This is a very interesting and fascinating book with a little bit of an identity crisis. As a primer into the world of the interconnected of fungi with animal life, human life, plant life, and ecosystems this popular science text is a really eye-opening text. Sheldrake is effective at being a passionate advocate for fungi awareness, as well as predicted skepticism at some of the claims made here and addressing them as he goes. He presents an overview of the research, the history of research, and some understanding of the future. He also is effective at attempting to capture…not the complexity itself of the integrated and entangled systems, but at the impossibility to narrate and capture that complexity.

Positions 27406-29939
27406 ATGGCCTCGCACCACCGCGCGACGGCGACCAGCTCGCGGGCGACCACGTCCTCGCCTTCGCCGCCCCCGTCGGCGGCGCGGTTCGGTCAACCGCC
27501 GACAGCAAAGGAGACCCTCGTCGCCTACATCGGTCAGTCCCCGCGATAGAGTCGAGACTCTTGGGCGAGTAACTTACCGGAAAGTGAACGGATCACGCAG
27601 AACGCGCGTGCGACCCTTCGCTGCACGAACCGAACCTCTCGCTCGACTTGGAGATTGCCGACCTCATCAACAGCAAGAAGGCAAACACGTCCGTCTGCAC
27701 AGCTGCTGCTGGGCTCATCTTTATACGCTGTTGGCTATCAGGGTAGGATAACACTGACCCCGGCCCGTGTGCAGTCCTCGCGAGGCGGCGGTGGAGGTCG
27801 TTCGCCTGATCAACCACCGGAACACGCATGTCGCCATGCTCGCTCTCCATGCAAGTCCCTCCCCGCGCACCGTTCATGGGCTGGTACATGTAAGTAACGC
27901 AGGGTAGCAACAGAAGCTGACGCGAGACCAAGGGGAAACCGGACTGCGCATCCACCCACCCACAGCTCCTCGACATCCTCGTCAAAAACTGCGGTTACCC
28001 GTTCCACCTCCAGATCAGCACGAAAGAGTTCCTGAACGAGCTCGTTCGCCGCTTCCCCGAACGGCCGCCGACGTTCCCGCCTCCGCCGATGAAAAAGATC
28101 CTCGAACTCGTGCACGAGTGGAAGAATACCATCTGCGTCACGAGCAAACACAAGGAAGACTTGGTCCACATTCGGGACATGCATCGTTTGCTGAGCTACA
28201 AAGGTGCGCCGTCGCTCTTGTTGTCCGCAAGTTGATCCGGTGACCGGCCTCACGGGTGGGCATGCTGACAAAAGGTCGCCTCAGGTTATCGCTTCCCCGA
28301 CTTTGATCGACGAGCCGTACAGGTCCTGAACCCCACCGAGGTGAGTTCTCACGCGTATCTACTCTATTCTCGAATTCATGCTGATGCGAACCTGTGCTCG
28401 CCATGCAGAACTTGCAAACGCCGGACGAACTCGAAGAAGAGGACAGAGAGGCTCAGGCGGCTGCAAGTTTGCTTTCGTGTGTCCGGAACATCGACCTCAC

The identity crisis comes into play as he starts to investigate a very interesting problem he faces as a writer, but also one that doesn’t seem neatly fitted into this book. How can human language and metaphor adequately explain what we know and don’t know about these complex systems. So this book becomes a sneaky epistemology text as well. In the last 60-70 years or so, many philosophers and linguists have turned to the natural world looking for appropriate metaphors to describe human knowledge, human language, human society, and human networks. Deleuze used rhizome roots to explain complexity, Foucault used networking systems, and mathematics used chaos theory to speculate on prediction models. Here, we almost have the inverse: a real search for appropriate human metaphor to explain how other organisms present preference, desire, will, and other human concepts. This book struggles with it, but in that struggle there’s an intellectual honesty that is really interesting. I waited 90% through the book to get a Donna Haraway reference, and I got one. The issue is that these two halves don’t fit neatly together in this text.